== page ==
Good news this week from Mars, where Ingenuity finally managed to check in with its controllers after a long silence. The plucky helicopter went silent just after nailing the landing on its 52nd flight back on April 26, and hasn’t been heard from since. Mission planners speculated that Ingenuity, which needs to link to the Perseverance rover to transmit its data, landed in a place where terrain features were blocking line-of-sight between the two. So they weren’t overly concerned about the blackout, but still, one likes to keep in touch with such an irreplaceable asset. The silence was broken last week when Perseverance finally made it to higher ground, allowing the helicopter to link up and dump the data from the last flight. The goal going forward is to keep Ingenuity moving ahead of the rover, acting as a scout for interesting places to explore, which makes it possible that we’ll see more comms blackouts. Ingenuity may be more than ten-fold over the number of flights that were planned, but that doesn’t mean it’s ready for retirement quite yet.

As hackers, most of us probably bear the “fixing a hardware problem in software” mark of shame. It’s understandable, of course — a few clicks on a keyboard beats dragging out the soldering iron to replace components, or waiting for a redesigned part to print. But should car manufacturers really be doing the same thing? Apparently they are, as Ford is now under investigation for pushing a software fix for a strictly mechanical problem. The underlying problem, which affects a quarter-million Explorers in the US, happens when a bolt holding the rear axle breaks, potentially resulting in the driveshaft coming disconnected. The problems this could cause if it happens while the car is moving are intuitively obvious to even the least mechanically inclined. But, Ford decided to concentrate on a different failure mode — the bolt fracturing while the vehicle is parked. This could, and apparently has, led to runaway cars in driveways and parking lots, an admittedly serious problem but really only half the story. Their genius solution was not to fix the mechanical issue, but to push a software update to apply the vehicle’s electric parking brake if the driveshaft disconnects. Let that one just sink in for a bit.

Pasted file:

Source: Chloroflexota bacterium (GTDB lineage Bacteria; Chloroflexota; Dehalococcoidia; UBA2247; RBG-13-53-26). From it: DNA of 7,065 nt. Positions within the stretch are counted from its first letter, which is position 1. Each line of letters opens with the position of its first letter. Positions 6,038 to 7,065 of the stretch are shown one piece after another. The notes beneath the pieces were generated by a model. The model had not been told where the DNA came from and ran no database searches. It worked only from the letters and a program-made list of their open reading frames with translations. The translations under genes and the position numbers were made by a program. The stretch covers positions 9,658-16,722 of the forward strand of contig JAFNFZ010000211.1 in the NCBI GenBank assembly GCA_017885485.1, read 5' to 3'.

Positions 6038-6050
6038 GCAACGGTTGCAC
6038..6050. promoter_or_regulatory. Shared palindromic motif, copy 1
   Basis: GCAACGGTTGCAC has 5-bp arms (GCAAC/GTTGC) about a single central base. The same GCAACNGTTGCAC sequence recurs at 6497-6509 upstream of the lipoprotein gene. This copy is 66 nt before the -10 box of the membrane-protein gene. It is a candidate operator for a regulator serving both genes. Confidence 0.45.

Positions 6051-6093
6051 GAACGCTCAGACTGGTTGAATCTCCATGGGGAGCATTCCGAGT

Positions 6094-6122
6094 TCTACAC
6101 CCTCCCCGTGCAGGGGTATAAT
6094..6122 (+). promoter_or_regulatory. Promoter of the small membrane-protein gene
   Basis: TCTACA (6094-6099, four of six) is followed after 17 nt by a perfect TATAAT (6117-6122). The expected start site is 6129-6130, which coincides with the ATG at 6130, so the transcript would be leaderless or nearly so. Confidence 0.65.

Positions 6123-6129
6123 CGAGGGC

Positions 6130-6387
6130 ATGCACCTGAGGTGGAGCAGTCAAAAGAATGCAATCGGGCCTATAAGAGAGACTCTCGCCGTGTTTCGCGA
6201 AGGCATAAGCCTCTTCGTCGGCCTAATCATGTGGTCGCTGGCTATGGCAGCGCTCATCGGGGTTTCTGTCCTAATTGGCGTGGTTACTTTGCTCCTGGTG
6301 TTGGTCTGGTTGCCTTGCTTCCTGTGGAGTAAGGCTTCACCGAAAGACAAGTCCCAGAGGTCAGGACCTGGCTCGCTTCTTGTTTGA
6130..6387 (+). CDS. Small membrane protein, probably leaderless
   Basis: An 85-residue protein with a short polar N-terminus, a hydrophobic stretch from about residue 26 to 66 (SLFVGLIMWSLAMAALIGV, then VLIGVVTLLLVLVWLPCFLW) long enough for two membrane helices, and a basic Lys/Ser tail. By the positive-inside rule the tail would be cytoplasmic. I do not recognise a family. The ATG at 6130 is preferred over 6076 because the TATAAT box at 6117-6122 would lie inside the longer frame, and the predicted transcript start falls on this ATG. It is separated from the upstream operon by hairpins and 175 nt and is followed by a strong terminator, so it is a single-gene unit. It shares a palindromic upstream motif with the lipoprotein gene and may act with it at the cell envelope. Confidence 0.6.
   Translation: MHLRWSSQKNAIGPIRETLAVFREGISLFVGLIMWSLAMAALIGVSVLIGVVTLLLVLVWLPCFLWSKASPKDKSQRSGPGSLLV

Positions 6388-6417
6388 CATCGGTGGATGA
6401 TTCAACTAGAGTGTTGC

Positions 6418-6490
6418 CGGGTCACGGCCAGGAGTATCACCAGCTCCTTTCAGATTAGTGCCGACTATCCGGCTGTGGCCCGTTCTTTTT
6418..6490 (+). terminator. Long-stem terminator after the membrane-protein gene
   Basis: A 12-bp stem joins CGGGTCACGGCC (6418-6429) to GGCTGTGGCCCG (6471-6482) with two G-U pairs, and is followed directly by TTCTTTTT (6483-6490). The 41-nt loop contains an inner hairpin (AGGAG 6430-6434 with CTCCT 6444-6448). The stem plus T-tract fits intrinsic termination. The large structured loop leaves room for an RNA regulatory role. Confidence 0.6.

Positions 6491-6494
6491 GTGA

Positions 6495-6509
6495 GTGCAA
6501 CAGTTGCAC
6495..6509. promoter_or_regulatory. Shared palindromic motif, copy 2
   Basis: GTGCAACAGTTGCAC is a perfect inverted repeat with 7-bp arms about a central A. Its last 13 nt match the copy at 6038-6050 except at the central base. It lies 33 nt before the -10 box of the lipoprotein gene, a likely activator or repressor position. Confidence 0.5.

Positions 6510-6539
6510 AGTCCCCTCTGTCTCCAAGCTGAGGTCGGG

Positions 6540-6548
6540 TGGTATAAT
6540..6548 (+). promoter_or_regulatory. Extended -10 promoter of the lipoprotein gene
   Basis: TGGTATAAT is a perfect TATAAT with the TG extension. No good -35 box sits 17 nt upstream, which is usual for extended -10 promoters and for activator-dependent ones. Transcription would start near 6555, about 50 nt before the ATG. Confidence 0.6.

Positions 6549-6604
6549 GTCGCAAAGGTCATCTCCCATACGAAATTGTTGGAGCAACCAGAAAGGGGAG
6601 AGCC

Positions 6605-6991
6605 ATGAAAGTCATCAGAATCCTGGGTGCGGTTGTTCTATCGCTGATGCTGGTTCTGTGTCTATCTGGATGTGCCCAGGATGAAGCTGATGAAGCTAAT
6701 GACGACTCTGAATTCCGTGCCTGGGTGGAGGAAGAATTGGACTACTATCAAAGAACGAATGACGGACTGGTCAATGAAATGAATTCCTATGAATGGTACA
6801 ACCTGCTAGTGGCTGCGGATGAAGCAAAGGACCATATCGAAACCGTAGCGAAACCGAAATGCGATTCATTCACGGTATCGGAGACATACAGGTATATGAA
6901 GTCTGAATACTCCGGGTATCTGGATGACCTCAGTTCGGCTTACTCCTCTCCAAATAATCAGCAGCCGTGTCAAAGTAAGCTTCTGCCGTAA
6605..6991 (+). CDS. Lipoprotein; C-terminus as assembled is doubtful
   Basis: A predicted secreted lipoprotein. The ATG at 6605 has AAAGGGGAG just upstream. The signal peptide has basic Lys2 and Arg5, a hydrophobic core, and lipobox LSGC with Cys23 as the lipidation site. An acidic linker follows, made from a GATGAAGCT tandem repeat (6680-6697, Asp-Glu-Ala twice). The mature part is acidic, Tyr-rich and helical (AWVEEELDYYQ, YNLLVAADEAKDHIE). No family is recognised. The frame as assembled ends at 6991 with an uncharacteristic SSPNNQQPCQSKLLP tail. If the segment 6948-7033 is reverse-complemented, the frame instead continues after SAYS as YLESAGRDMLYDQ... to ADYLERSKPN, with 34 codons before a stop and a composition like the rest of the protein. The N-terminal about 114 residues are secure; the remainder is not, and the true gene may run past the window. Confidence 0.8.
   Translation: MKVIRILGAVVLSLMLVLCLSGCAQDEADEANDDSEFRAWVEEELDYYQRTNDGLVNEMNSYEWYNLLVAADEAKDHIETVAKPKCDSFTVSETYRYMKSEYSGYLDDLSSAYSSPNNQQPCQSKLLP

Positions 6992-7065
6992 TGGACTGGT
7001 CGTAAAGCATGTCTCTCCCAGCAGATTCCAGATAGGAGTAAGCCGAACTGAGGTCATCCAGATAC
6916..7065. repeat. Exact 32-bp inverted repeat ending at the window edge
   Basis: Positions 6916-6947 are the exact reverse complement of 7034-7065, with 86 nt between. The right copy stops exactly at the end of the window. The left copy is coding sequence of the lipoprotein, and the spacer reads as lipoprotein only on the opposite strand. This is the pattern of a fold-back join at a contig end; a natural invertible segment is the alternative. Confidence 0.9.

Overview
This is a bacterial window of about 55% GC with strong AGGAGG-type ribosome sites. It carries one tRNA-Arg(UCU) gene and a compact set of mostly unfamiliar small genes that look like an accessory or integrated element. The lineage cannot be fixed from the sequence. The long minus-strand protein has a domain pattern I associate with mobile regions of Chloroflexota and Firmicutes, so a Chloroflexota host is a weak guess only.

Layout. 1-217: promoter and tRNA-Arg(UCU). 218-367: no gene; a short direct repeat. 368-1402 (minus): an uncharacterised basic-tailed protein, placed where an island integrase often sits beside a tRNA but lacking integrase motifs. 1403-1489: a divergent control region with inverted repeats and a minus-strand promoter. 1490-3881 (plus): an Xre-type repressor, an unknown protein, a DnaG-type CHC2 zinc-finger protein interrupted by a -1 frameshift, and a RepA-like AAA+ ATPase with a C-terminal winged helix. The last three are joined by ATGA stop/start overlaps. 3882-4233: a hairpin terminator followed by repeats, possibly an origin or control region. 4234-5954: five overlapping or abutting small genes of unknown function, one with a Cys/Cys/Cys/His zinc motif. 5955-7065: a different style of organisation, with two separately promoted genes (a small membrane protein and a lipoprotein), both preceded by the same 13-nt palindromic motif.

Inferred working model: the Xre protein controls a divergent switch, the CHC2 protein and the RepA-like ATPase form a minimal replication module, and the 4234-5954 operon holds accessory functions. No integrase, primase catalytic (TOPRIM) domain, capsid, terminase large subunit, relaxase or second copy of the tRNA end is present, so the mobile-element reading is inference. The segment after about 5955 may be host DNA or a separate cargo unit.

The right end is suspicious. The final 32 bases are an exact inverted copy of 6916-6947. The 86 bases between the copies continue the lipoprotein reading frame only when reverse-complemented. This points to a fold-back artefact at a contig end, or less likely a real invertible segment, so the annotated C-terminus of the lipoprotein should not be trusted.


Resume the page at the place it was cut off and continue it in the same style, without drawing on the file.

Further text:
We’ve got to think there’s more to this story that we don’t know, because we don’t want to live in a world where engineers can’t see the unintended consequences of such a fix. This seems to be happening already; drivers are reporting erratic behavior on fixed Explorers, which has caused at least one accident. Scotty Kilmer has some strong opinions on this in the video below — we know Scotty is an acquired taste, but he’s got a point.

We’ve been following a weird story where Harvard professor Avi Loeb speculates that he may have recovered fragments of extraterrestrial technology from the floor of the sea. The story goes that in January 2014, a fireball was spotted off the coast of Papua New Guinea by US Department of Defense satellites. Based on the nature of the original object’s orbit and velocity, it appeared to be of interstellar origin and was dubbed IM-1. The US Space Command confirmed that their data matched Dr. Loeb’s in 2019, and gave him the approximate location where the meteor’s debris would have ended up, which he narrowed down further using seismographic data. Armed with that information, Loeb et al mounted a major expedition to recover fragments of the meteor from the seabed with a magnetic sled, which has just concluded. Their efforts recovered around 50 sub-millimeter metallic spherules, composed mainly of iron and silicon with magnesium, titanium, and trace elements. Importantly, no such material was recovered from a control area outside the predicted impact zone of IM-1. Regardless of what you think of Dr. Loeb’s conjectures on extraterrestrial visitors, recovering tiny fragments of a probable interstellar meteor from the seabed is an amazing technical accomplishment, especially given the amount of junk that’s down there. “Paint buckets per square kilometer” is our new favorite unit.

We found a neat little hack where someone with a Commodore SX-64 got access to a digital cinema projector, with predictable results. No, there was no malfeasance; everything appears on the level here. The hardware needed to connect the 40-year-old computer to the projector was surprisingly simple — just a RetroTINK 2X-Mini retrogaming video adapter and a couple of cables. There wasn’t much time to play, though; apparently, the 1920s art deco theater was about to be used for some classic film screenings. And while we admit that the retrogaming experience on such a big screen would be pretty cool, think about the demoscene!

And finally, for those of us in the United States, this past Tuesday was Independence Day, known almost universally as the Fourth of July. Our celebration of this day is pretty well known, with cook-outs, sports, and general summer fun, followed at nightfall by raucous fireworks shows, by both professional pyrotechnicians and…let’s call them freelancers. This writer’s neighborhood was ablaze all evening long, and the show was fantastic — even getting hit in the face by a chunk of shrapnel from a nearby mortar round didn’t dampen my enthusiasm. I was taken aback, though, by the air quality alert I got on my phone around 10:00 PM — we usually only see those when forest fire smoke sweeps in. When I checked the next day, I was pretty surprised to see what all our celebrating had wrought: